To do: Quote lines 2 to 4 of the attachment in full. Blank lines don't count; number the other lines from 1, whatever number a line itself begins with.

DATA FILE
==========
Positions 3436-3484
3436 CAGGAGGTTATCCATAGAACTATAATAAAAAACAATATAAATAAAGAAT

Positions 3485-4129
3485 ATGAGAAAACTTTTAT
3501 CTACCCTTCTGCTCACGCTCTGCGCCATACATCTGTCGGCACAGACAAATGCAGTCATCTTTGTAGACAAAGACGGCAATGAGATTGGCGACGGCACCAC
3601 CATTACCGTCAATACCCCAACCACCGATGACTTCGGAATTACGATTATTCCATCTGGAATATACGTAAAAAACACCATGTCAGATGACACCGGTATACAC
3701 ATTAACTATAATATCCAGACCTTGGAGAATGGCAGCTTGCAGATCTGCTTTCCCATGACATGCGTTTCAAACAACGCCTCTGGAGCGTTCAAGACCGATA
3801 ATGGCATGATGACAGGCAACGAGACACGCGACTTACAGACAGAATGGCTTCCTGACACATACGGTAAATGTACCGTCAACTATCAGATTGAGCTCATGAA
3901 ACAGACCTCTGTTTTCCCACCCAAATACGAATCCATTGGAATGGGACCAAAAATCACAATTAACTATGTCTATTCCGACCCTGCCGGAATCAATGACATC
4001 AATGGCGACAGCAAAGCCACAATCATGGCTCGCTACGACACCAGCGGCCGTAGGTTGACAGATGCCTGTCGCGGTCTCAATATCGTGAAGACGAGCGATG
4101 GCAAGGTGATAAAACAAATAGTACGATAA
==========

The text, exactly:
3436 CAGGAGGTTATCCATAGAACTATAATAAAAAACAATATAAATAAAGAAT

Positions 3485-4129
3485 ATGAGAAAACTTTTAT